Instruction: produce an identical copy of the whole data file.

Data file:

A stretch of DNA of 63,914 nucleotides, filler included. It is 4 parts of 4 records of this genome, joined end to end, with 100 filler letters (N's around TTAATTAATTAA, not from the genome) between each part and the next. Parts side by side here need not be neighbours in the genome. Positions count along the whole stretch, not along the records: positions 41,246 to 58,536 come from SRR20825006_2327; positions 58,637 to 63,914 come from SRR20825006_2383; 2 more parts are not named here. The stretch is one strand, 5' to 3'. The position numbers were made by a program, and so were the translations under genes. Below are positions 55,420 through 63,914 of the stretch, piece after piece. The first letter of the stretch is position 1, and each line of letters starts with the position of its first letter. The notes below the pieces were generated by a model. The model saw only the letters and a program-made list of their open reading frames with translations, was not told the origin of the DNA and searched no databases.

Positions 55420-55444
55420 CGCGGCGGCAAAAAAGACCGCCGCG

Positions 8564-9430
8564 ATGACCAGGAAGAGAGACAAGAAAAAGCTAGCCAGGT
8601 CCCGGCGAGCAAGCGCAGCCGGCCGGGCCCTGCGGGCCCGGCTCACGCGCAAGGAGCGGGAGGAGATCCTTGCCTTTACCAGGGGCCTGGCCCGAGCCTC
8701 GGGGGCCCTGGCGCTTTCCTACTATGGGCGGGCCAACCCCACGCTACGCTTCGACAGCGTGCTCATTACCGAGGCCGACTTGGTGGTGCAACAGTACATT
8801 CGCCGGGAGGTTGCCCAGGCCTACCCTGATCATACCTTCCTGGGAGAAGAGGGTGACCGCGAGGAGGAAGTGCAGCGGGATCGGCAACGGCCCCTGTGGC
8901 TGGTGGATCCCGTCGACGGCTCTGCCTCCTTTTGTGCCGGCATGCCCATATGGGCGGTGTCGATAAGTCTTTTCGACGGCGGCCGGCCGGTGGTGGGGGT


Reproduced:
A stretch of DNA of 63,914 nucleotides, filler included. It is 4 parts of 4 records of this genome, joined end to end, with 100 filler letters (N's around TTAATTAATTAA, not from the genome) between each part and the next. Parts side by side here need not be neighbours in the genome. Positions count along the whole stretch, not along the records: positions 41,246 to 58,536 come from SRR20825006_2327; positions 58,637 to 63,914 come from SRR20825006_2383; 2 more parts are not named here. The stretch is one strand, 5' to 3'. The position numbers were made by a program, and so were the translations under genes. Below are positions 55,420 through 63,914 of the stretch, piece after piece. The first letter of the stretch is position 1, and each line of letters starts with the position of its first letter. The notes below the pieces were generated by a model. The model saw only the letters and a program-made list of their open reading frames with translations, was not told the origin of the DNA and searched no databases.

Positions 55420-55444
55420 CGCGGCGGCAAAAAAGACCGCCGCG

Positions 8564-9430
8564 ATGACCAGGAAGAGAGACAAGAAAAAGCTAGCCAGGT
8601 CCCGGCGAGCAAGCGCAGCCGGCCGGGCCCTGCGGGCCCGGCTCACGCGCAAGGAGCGGGAGGAGATCCTTGCCTTTACCAGGGGCCTGGCCCGAGCCTC
8701 GGGGGCCCTGGCGCTTTCCTACTATGGGCGGGCCAACCCCACGCTACGCTTCGACAGCGTGCTCATTACCGAGGCCGACTTGGTGGTGCAACAGTACATT
8801 CGCCGGGAGGTTGCCCAGGCCTACCCTGATCATACCTTCCTGGGAGAAGAGGGTGACCGCGAGGAGGAAGTGCAGCGGGATCGGCAACGGCCCCTGTGGC
8901 TGGTGGATCCCGTCGACGGCTCTGCCTCCTTTTGTGCCGGCATGCCCATATGGGCGGTGTCGATAAGTCTTTTCGACGGCGGCCGGCCGGTGGTGGGGGT